**Lecture
9 (****CFG
Properties****), 9/27/17 **

**Concepts, definitions (in italics):**

*Parsing*: given string*s*and grammar*G*, constructing parse tree for*s*in*G*- Example: 2
parse trees for arithmetic expressions with + and *
- Relation to lexing (numbers turn into NUM token)
- Connection between parse trees and expression
evaluation
- Flattening a parse tree into a derivation
- A derivation corresponds to a unique parse tree
- A parse tree may correspond to multiple derivations ,
but there is exactly one
*rightmost*, and one*leftmost*among them.

·
Grammar *G *(with start state S) *generates*
a string *w* iff

o there is a valid *derivation* for *w* in *G *starting at S

- there is a valid
*parse tree*for*w*in*G*rooted at*S* - The language
*generated*by a CFG*G*: set of all strings derived by*G = L(G)* - Two grammars are
*equivalent*iff they generate the same language. *Ambiguous*grammars (different parse trees, or different leftmost derivations for the same string)- The simple
CFG for the language of arithmetic expressions is ambiguous; programming
languages would use a different
CFG
for it which is not ambiguous.
- Unambiguous
grammar for arithmetic expressions with + and * (which only creates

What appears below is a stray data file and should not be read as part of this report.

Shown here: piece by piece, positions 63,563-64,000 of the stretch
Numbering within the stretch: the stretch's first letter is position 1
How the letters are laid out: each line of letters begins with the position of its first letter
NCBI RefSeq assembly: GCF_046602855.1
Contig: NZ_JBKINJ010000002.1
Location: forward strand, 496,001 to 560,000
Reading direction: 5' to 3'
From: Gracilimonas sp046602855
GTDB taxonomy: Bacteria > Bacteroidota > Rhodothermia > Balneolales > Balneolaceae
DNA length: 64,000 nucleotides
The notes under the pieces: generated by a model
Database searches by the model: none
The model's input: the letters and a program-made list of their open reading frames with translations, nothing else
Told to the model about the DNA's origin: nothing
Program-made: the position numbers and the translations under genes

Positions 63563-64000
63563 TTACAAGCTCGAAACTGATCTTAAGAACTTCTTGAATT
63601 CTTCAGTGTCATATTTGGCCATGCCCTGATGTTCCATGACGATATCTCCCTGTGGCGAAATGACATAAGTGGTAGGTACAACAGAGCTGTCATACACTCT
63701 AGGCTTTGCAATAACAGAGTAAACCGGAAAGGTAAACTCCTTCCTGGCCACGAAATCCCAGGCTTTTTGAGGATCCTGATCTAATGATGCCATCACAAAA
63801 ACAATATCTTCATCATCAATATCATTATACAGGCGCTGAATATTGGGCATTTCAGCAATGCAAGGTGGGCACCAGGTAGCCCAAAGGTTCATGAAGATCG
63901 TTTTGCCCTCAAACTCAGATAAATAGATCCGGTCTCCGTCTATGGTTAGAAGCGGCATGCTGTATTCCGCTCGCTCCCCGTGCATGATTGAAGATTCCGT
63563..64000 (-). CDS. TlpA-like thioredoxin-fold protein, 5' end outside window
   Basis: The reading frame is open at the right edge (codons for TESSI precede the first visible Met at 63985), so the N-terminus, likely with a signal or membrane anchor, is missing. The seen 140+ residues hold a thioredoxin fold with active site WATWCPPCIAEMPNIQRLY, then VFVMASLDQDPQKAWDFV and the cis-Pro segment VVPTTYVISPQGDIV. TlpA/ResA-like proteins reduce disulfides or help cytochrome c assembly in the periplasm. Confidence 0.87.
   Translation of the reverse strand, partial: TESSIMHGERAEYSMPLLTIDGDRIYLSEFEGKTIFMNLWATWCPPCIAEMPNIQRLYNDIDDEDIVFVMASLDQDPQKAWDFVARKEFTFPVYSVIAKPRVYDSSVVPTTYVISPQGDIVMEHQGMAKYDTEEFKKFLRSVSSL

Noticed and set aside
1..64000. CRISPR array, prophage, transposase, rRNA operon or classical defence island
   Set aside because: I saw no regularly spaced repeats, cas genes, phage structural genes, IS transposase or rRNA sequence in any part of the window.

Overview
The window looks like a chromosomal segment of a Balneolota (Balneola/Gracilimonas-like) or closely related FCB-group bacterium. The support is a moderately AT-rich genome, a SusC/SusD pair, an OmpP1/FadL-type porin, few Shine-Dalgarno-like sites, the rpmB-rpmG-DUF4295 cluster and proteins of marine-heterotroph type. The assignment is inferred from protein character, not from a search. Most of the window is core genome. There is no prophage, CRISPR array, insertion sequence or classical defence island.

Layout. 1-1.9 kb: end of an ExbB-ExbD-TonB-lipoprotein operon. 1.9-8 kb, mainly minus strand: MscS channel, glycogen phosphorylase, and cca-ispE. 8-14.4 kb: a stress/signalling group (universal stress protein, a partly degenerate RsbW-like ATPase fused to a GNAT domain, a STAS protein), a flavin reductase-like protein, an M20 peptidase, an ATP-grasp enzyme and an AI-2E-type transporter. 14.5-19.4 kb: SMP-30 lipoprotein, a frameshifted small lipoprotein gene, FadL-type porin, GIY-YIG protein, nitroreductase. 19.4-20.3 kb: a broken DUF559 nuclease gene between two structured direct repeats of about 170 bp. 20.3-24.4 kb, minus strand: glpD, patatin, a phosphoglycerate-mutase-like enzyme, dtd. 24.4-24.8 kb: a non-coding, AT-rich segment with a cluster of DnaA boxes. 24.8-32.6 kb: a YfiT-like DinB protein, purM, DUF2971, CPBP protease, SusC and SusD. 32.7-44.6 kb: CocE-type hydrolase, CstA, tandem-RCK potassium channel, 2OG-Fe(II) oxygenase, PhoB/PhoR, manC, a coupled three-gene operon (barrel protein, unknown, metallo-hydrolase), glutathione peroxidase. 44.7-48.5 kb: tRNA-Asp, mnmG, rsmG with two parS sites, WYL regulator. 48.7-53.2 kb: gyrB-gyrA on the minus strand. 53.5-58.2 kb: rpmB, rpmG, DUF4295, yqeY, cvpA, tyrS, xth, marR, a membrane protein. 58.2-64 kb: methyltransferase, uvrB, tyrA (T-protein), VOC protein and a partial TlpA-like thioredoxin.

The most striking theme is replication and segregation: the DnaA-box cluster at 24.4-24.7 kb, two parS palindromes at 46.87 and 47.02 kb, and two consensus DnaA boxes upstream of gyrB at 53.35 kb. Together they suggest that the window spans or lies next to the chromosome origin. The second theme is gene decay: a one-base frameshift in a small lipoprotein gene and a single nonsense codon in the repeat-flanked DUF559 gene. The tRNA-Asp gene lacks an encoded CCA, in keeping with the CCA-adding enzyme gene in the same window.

correct parse trees)
*Inherently ambiguous CFL:*all grammars for it are ambiguous- Other ways to
transform grammars (into an equivalent one):
- Only 1 rule
with start symbol
- There are no
terminals in any rules, except for rules of the form V -> c
- All rules
have 2 or less symbols on right-hand side
- Do 3
*constructions* - Given CFGs
*G*and_{1}*G*, we can construct a CFG_{2}*G*such that L(_{0}*G*) = L(_{0}*G*) U L(G_{1}_{2}) - Given CFGs
*G*and_{1}*G*, we can construct a CFG_{2}*G*such that L(_{0}*G*) = L(_{0}*G*) o L(G_{1}_{2}) - Given CFGs
*G*and_{1}*G*, we can construct a CFG_{2}*G*such that L(_{0}*G*) = L(_{0}*G*)*_{1} - Each of the
constructions involves making the
variables disjoint, combining together existing grammars, then creating a
new start state and adding one or two new rules involving this state and
the original start states of
*G*and_{1}*G*._{2} - Theorem: The class of Context Free Languages is
*closed*under: - Union
- Concatenation
- Star
- This follows directly from the 3 constructions above
- Theorem: The class of Regular Languages is a
*proper (or strict) subset*of the class of Context Free Languages - Part 1. Proved
by recursion (induction) that all regular languages are context free,
using the above three constructions.
- Part 2. Proved
by finding a CFL that’s not regular (did in class last time)
- NOTE: The class of Context Free Languages is
*not closed*under: - Intersection
- Complement

(we will prove it later, when we get our hands on some non-CF
languages)

**Reading:**

- Chapter 2.1 up to end of p. 108

**Skills:**

- Know new definitions, understand new concepts.
- Given a string
*w*and a CFG*G,*create a parse tree for*w*in*G* - Show that a
given grammar G is ambiguous (i.e. find a string in L(G)
with more than one parse tree).

·
Do the proofs for Part 1 of above
theorem for homework.

·
Given a RE, create an equivalent CFG
(including homework problem)

**Notes:**

- If two grammars share variables, we can rename the
variables for one or both of the grammars so the variables are disjoint.